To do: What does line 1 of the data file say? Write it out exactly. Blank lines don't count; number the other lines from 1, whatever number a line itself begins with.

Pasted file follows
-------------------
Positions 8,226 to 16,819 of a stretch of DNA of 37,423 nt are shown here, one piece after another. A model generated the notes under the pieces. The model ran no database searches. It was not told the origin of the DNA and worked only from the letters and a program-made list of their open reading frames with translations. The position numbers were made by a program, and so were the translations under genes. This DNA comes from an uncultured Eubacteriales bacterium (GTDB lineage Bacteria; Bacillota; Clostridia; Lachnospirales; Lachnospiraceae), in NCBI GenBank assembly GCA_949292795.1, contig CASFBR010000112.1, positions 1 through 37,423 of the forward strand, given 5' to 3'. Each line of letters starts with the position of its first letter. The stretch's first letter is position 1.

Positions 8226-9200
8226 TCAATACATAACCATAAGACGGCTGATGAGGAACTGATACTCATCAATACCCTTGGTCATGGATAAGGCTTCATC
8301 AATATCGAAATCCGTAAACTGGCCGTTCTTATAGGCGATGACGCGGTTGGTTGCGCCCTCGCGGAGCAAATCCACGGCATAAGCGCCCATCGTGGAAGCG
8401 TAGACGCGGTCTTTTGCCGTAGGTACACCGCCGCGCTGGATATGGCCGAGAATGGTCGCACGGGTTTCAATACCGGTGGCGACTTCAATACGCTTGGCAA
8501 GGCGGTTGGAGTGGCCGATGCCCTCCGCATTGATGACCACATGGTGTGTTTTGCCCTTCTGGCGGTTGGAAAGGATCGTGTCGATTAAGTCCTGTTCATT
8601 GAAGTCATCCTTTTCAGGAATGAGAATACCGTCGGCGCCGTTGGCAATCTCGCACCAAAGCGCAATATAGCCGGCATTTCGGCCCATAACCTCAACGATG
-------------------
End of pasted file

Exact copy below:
Positions 8,226 to 16,819 of a stretch of DNA of 37,423 nt are shown here, one piece after another. A model generated the notes under the pieces. The model ran no database searches. It was not told the origin of the DNA and worked only from the letters and a program-made list of their open reading frames with translations. The position numbers were made by a program, and so were the translations under genes. This DNA comes from an uncultured Eubacteriales bacterium (GTDB lineage Bacteria; Bacillota; Clostridia; Lachnospirales; Lachnospiraceae), in NCBI GenBank assembly GCA_949292795.1, contig CASFBR010000112.1, positions 1 through 37,423 of the forward strand, given 5' to 3'. Each line of letters starts with the position of its first letter. The stretch's first letter is position 1.